Forecast and Analysis

Migration alert: Early-to-mid March warmth and bird migration in the East, not so much in the West

Andrew Farnsworth The Cornell Lab Mar 03, 2021

We all know the proverb that speaks to the changes that occur in our atmosphere during March. The season’s variability in weather, and climate, is an expectation. And birds respond to these changes, as the early season migrants move away from areas where they have spent their winter and move toward breeding areas; this is particularly true when conditions are favorable. And a primary factor in these movements is warming temperatures.

March 2012 was extreme this regard, with anomalous warmth in many areas of the US, especially the eastern half of the country. And with this warmth came early and intense movements of birds – see this publication by La Sorte et al. 2016 detailing the extremes of the month’s movements, this BirdCast post from 25-26 February 2012 for an ornithological harbinger of what would come, and this and this for a climatological perspective on what transpired).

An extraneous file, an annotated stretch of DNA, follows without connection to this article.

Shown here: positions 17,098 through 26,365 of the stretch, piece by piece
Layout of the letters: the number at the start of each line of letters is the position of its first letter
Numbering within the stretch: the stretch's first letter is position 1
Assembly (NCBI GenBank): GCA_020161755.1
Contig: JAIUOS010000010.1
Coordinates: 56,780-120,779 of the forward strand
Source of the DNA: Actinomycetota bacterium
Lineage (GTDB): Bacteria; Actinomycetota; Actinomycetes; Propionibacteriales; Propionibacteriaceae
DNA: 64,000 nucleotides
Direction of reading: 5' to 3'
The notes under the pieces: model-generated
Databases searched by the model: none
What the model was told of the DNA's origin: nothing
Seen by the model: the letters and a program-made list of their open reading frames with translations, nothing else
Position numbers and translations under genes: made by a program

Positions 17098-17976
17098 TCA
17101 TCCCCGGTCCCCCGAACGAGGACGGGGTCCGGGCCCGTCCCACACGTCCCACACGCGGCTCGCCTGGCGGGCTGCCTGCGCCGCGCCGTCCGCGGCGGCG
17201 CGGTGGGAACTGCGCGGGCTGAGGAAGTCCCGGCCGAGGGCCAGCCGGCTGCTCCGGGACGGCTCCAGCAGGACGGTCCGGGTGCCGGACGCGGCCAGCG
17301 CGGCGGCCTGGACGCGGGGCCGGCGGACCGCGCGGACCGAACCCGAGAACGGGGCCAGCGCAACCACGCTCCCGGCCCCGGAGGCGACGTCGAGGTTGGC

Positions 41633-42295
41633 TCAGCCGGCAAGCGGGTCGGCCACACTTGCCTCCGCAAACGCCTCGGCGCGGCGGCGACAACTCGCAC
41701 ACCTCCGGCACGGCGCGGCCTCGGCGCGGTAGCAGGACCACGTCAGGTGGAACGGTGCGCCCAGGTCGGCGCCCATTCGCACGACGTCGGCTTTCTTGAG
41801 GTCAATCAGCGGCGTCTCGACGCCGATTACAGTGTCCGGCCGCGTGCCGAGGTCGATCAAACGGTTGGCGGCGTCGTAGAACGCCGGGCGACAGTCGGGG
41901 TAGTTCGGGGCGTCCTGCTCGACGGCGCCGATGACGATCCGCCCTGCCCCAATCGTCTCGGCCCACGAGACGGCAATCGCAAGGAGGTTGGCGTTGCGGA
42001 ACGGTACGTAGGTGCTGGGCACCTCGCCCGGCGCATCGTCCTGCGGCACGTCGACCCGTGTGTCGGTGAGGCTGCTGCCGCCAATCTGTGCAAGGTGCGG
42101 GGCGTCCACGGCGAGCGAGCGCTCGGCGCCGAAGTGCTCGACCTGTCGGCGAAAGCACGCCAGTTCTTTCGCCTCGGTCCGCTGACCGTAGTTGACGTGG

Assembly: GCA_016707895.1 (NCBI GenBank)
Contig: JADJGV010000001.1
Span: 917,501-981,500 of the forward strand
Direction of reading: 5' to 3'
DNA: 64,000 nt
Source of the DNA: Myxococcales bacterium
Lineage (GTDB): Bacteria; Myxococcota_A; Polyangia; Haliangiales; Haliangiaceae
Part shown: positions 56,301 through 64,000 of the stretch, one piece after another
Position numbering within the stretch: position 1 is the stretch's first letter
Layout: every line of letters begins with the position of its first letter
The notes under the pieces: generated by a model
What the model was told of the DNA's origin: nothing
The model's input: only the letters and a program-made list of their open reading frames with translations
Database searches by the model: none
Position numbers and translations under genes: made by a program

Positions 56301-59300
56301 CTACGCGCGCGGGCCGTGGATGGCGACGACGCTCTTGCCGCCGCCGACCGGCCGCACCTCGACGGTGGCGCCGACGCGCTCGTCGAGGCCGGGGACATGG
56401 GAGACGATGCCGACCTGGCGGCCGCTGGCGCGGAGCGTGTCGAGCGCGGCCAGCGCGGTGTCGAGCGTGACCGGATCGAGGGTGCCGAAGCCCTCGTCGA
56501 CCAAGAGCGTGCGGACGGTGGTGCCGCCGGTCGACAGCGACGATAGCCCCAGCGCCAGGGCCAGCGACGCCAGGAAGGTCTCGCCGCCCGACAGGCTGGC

While not predicted to be similarly anomalous in terms of the departures from normal temperatures, a broad warming trend is forecast for the 8-16 March 2021 window. Below are one-week and two-week outlooks for temperatures for the United States. Note the distribution of the darker red colors, representing high probabilities of warmer than normal temperatures. Although these are not indicative of the temperature, they are broadly indicative of the warmth and its extent. And where temperatures are above normal, so, too, will early season migration be more intense than normal.

The contrasting pattern of cooler than normal temperatures and less intense migration is also true – cooler than normal temperatures in the western US, associated with a strong bow to the south in the jet stream, will beget lower than normal migration intensities, particularly where precipitation is forecast, especially west of the Sierras.

Stay tuned to the predictions, ours included (!), and please go birding and report what you see!